Areas of Work

WAAF works in many areas of health care. Although the main areas include HIV and AIDS care, there are many linked health concerns and social issues as well. You can view some of our past achievements here, as well as some of our current projects here.



Health (Prevention and Treatment)

WAAF is one of the few NGOs in Ghana with a fully equipped clinic and an experienced team of medical personnel. This makes WAAF unique since the organization is able to provide the entire spectrum of care ranging from prevention, to treatment, and continuum of care.

The organization continues to focus on health education, healthy sexual practices and lifestyle aimed at improving the overall wellbeing of clients. WAAF continues to offer educational programs on disease prevention, management and offers confidential HIV testing and counselling services for all regardless of race, colour, and sexual orientation.

To ensure retention on the care cascade, WAAF works via various ways. Through collaboration with key organizations and individuals, follow ups at the community level are put in place.

Through medical outreaches including the use of mobile VANs, services including treatment are brought to the doorsteps of people. Working with members of the community such as models of hopes and KP PEs, the trust is there and people are willing to come and remain in care.

Via the onsite clinic, WAAF offers treatment and management for a variety of medical conditions ranging from general medicine to infectious diseases including the provision of antiretroviral medicine. Visit our clinic website for more details



Expressions like “Education is the key to success” and “If you think Education is expensive try Ignorance” stand at the forefront of WAAF’s efforts in Education and Prevention activities.

Educational programs for young people, in and out of school youth as well as adolescents serves as part of our risk-reduction incentives for vulnerable populations. It is essential for young people to be informed about the consequences of an active sexual lifestyle in order to make informed choices.

We started Passion Squad clubs which have and continue to reach out to other students through creative outlets like school club activities, video screenings, and drama pieces in addition to workshops we provide for them.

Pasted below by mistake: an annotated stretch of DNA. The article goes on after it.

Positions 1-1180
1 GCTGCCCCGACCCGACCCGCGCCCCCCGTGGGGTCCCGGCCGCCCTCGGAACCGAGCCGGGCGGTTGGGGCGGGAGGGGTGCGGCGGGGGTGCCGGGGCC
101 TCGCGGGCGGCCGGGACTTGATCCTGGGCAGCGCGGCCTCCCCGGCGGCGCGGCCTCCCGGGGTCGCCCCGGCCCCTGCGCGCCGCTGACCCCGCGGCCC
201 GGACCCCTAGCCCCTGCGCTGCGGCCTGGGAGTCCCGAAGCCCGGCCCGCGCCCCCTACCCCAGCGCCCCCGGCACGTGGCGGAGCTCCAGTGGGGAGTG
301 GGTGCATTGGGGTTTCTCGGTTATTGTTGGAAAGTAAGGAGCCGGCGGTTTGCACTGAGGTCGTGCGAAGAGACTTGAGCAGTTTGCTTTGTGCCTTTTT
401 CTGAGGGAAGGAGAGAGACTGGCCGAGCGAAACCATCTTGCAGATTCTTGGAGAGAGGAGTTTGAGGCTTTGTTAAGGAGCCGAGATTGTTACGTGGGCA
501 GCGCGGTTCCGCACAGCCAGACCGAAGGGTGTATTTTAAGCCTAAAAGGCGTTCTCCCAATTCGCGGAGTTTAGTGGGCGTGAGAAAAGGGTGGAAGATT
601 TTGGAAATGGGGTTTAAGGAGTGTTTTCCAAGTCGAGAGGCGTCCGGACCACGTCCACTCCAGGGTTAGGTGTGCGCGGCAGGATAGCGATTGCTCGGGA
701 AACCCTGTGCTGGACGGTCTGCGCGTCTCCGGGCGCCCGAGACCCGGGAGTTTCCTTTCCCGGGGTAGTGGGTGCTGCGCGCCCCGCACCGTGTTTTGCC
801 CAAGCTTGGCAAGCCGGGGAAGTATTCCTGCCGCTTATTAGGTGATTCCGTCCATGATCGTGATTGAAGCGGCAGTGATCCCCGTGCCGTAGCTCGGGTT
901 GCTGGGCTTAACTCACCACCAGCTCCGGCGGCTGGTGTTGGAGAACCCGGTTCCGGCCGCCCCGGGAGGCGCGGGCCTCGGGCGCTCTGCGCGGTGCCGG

WAAF seizes any opportunity to provide education to the youth, by setting up tents and kiosks during durburs, football events and festivals to reach out to people with simple but very essential health information that can make a huge difference in their lives.

Areas we focus on are:HIV, TB, Malaria, STIs, Hygiene, Sanitation, Ebola, Bird flu and many more. WAAF also provides training for individuals to become peer educators who help us with providing training and spreading information to more members in various communities.



Nutrition forms an integral part of a healthy life. People living with HIV need good nutrition to ensure they can stay on ARVs and that children can grow up healthy without any developmental issues.

In collaboration with the Ghana Health Services, WAAF offers nutritional support such as fortified Tom Brown, Plumpy nut and other supplements to children and adults at risk of HIV and TB. Clients with low body mass indexes, in particular those under 18, automatically qualify to be enrolled onto nutritional support programs.

In addition, WAAF ensures all its PLHIV and TB clients including pregnant women are provided with multivitamin pills to ensure they get all of the daily needed values of vitamins and minerals.

WAAF has partnered with Vitamin Angels, who have donated Vitamin A for children as well as specific multi vitamins for pregnant and lactating mothers that has helped many women and children have better nutritional statuses.

Finally, WAAF has an in house program called “Healthy Mother equals Healthy Baby”. An initiative developed and supported by its ambassador Stella Lowe of Glad Star Ministries Inc, HM=HB ensures that identified vulnerable HIV pregnant women have access to monthly nutritional packages that support them in staying healthy so as to be able to deliver healthy babies.


Care and Support

Providing long term support and care for vulnerable people such as those living with HIV/AIDS, orphans who have been affected by HIV/AID, PLHIVs infected with TB and/or Hepatitis B or C forms an integral part of the work of WAAF. Examples of support services are:

Almond Tree Project